Loop Guru — The Fountains of Paradise
(Hypnotic CLP 0589-2, 1999, CD)
by Jon Davis, Published 2000-05-01
Loop Guru got started in England in 1992 as a collaboration between Salman Gita (Sam Dodson) and Jamuud (Dave Muddyman) to experiment with tape loops, samples, and world beat rhythms. Over the years, they’ve released music in both ambient and more conventional poppish styles. They also sold items called The Catalog of Desires at their shows, which were even more experimental. The three volumes of that series have been reworked into The Fountains of Paradise, now available for general consumption. In many ways, listening to this CD is like tuning in on some cosmic bandwidth on which all the sounds of the planet Earth are broadcast continually. Loop Guru merely twiddle the frequency dial, presenting Indonesian percussion, Middle Eastern singing, muted hip-hop beats, echoing violins, burbling water, spoken words, whale calls, many unidentifiable noises, and very few conventional musical instruments. This genre – arranging sounds into aural collages – probably stretches the boundaries of what can be called music for many people, and borders on plagiarism to some, but it is a truly significant modern development, one of the real contributions made in the last few decades to the history of music. The definition of performance has been expanded from the idea of a people playing instruments, be it with hands, breath, or whatever, to people arranging sounds, regardless of how the sounds were originally produced. On a certain level, a note from a piano, the rattle of a jackhammer, and the twitter of a tropical bird are all equal, all worthy of inclusion in music, and it is this esthetic to which Loop Guru aspire. It is a different sort of complexity than conventional composition, but the density of Loop Guru’s creations can easily sustain repeated listenings – there’s always something more to be heard.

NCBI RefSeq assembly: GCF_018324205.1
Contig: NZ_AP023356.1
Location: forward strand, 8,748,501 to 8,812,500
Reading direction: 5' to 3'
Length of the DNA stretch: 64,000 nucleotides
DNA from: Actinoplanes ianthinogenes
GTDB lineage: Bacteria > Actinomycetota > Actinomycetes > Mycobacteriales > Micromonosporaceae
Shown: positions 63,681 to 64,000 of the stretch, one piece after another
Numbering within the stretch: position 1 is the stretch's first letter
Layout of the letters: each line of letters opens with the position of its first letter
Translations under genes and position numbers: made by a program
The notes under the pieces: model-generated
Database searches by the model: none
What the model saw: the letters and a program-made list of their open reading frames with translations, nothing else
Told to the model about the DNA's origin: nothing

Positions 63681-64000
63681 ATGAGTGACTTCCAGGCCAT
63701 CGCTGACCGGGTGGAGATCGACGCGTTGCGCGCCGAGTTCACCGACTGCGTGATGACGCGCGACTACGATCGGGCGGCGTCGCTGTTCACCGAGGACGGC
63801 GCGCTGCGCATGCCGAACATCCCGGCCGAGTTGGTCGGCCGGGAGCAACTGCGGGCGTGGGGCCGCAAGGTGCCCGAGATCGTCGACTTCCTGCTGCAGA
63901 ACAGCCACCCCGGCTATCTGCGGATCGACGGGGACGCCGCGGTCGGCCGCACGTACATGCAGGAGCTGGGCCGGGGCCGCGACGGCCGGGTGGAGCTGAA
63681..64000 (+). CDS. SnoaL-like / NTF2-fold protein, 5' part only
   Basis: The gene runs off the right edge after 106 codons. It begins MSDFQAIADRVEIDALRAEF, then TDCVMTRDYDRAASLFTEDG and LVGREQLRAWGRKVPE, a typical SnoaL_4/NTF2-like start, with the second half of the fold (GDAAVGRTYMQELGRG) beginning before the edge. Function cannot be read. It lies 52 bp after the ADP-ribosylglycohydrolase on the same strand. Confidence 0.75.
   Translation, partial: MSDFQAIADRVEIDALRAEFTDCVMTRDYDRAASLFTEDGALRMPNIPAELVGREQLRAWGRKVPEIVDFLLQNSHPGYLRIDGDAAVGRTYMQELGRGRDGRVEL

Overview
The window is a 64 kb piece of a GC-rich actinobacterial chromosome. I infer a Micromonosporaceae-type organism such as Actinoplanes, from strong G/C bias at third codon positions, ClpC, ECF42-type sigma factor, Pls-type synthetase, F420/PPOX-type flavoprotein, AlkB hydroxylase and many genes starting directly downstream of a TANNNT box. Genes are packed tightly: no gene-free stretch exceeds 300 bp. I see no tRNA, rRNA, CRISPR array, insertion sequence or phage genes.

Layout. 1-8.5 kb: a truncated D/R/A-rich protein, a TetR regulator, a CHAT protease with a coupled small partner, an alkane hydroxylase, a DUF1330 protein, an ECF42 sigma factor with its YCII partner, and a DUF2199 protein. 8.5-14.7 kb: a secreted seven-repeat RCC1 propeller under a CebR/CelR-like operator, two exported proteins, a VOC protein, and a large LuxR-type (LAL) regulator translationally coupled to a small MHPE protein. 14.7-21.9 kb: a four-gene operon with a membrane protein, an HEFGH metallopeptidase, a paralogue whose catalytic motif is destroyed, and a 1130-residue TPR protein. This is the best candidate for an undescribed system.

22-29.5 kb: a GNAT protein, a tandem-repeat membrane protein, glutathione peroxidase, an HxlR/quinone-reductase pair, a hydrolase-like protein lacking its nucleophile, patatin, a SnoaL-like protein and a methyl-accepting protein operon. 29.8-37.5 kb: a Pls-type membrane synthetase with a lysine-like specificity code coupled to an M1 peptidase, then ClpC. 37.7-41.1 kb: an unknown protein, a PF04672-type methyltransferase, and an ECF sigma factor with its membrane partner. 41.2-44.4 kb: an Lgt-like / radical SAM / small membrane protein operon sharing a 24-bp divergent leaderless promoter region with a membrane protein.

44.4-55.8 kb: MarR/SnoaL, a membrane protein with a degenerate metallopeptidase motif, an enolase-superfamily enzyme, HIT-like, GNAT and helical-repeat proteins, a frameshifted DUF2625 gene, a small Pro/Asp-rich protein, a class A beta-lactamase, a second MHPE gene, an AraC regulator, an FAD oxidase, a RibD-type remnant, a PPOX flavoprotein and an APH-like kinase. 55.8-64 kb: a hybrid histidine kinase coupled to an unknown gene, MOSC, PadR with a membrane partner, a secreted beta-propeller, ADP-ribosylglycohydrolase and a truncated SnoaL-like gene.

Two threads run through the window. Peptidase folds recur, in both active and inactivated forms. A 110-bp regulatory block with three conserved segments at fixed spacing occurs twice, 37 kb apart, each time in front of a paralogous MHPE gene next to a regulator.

Related artist(s): Loop Guru
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